Jessica Dimmock (USA): The Ninth Floor
Inge Morath Award Recipient, 2005
Gallery offline – updating soon
The Ninth Floor documents a group of heroin users that were living in the apartment of a former millionaire turned heroin user, Joe Smith, 63, in the flatiron district of Manhattan. Joe, the lease holder of the apartment, had allowed one of his young tricks to take a spare bedroom in his 3 bedroom apartment several years ago.
By the time that I met them in the fall of 2004, nearly 15 people were living in the apartment at a time – Joe had given up his bedroom and stayed on a dirty sofa in the living room opting to take a teaspoon of methadone, a daily bag of dope, a beer or several cigarettes in exchange for rent. Electrical cords snaked through dark hallways to fill each room with the light of one lone bulb, bookshelves and tables had been stripped of all potentially valuable items to be sold on the street to get money to feed habits, the dead cat found in the bathroom took more than 2 weeks to remove, and the people moved through the halls, past each other, wearing their addictions like chipping armor while their personalities and character remained further and further unearthed and unfed.
As the child of a former drug addict, there was something hauntingly familiar upon entering this space for the first time. I recalled the friends of my father I had been brought to as an 8 year old – the lone bulb hanging in the corner, the vacant and un-engaging grown ups, the mattresses without sheets, and the crying baby that could never seem to get the attention of the adults in the room, even when she had rolled onto the cement floor.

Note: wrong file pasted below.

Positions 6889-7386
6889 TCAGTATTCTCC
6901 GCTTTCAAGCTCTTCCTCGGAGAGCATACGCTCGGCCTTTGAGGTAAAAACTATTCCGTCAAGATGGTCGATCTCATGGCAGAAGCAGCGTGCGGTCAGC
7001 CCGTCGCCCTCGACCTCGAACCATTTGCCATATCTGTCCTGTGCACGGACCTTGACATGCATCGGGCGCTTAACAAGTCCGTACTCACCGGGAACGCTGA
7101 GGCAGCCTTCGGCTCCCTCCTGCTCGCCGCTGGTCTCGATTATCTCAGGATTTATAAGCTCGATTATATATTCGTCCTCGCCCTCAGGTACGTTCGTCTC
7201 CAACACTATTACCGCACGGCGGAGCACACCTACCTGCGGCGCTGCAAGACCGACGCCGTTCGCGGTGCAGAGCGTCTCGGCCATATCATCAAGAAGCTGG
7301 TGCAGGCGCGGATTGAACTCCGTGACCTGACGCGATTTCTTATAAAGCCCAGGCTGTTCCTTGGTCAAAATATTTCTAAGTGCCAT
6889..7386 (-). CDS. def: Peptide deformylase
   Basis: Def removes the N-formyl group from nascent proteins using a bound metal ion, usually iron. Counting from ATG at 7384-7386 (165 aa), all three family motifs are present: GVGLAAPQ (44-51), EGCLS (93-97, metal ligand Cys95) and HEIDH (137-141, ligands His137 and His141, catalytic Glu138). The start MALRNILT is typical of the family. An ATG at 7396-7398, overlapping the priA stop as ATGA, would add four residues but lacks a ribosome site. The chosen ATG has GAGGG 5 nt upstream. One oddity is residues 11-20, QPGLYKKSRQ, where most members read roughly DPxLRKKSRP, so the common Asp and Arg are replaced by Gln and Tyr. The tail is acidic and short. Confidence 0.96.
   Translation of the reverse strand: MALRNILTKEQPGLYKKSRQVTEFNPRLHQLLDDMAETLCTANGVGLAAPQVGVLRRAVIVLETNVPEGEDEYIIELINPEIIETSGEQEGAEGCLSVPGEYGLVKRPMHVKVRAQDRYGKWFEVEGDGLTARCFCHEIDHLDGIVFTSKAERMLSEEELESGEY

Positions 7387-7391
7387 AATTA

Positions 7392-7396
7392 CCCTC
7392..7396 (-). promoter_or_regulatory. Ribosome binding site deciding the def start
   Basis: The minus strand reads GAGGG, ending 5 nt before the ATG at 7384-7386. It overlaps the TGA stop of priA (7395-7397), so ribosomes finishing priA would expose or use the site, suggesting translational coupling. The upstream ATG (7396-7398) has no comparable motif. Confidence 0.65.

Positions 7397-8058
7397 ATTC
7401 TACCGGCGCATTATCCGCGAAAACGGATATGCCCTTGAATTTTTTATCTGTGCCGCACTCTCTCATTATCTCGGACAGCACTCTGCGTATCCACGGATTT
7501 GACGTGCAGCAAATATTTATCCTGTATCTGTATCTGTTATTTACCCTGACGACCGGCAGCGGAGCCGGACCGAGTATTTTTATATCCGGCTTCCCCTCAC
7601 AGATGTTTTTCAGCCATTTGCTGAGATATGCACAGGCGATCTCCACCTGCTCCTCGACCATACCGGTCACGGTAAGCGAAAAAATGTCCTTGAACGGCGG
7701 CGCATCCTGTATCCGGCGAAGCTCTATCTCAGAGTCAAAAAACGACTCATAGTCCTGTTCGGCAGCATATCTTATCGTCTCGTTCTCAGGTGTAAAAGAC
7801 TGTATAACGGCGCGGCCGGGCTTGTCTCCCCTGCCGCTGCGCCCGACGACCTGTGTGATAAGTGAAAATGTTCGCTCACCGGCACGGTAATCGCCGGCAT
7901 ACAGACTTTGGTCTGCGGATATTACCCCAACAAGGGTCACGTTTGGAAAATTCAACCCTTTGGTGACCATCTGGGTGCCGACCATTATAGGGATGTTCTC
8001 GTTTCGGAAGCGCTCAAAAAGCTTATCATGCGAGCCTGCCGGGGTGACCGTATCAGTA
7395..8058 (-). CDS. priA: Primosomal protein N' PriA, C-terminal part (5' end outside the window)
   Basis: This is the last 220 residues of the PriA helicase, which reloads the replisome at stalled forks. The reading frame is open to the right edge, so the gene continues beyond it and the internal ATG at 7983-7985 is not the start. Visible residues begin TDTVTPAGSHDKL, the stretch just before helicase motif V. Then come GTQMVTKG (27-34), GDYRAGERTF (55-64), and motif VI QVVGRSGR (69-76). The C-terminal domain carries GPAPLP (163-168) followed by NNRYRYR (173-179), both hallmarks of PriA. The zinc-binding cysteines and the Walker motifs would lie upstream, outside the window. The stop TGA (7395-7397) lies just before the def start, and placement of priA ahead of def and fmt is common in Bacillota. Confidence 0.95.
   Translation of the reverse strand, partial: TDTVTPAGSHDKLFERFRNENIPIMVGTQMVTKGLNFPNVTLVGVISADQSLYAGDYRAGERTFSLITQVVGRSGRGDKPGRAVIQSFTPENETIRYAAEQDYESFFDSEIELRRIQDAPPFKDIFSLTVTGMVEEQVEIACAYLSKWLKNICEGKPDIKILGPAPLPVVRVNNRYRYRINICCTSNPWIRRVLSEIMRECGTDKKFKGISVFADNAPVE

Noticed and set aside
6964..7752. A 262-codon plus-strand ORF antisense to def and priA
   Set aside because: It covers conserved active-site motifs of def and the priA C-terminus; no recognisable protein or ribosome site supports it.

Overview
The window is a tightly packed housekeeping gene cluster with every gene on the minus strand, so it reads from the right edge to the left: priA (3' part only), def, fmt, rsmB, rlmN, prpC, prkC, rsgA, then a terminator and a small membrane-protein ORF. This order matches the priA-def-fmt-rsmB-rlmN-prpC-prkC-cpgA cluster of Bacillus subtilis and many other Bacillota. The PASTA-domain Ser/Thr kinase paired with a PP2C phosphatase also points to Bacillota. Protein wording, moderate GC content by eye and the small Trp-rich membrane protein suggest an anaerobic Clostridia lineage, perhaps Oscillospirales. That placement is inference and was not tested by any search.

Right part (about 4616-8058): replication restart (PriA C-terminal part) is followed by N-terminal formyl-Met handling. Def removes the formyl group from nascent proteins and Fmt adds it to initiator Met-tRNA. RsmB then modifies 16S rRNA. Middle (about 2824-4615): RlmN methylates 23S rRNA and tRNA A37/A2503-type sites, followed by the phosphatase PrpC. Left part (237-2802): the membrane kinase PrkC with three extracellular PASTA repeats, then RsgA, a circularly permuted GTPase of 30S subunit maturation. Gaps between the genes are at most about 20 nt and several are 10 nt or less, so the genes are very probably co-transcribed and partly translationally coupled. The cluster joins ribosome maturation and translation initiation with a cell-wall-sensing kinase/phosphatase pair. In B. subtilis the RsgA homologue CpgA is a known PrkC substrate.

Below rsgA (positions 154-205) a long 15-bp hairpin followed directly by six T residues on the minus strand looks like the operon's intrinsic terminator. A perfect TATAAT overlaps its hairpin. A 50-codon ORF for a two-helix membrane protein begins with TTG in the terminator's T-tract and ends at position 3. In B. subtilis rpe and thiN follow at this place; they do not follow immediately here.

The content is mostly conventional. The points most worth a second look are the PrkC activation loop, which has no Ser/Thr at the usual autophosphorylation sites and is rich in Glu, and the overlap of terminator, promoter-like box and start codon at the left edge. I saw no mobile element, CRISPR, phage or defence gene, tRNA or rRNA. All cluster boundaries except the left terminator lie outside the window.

I have been motivated to do this work from my personal history, a concern about the destructive effects of addiction, and a commitment o make photographs that are socially relevant.
Jessica is a graduate of The International Center of Photography’s Program in Documentary Photography and Photojournalism. Her work has appeared in Aperture, The New York Times Magazine, Newsweek, Time, Fortune, New York Magazine and Fader. For her work on heroin addicts in the Flatiron district she was awarded the F Award for Concerned Photography from Forma and Fabrica, the Inge Morath Award from Magnum, the Marty Forsher Fellowship for Documentary Photography from PDN and was awarded the Juror’s Choice Award for the Project Competition from the Santa Fe Center for Photography. Prior to persuing documentary photography Jessica worked as a public school teacher in Brooklyn, New York. Jessica is based in Brooklyn and is currently working on her first book. She is available for local or international assignments.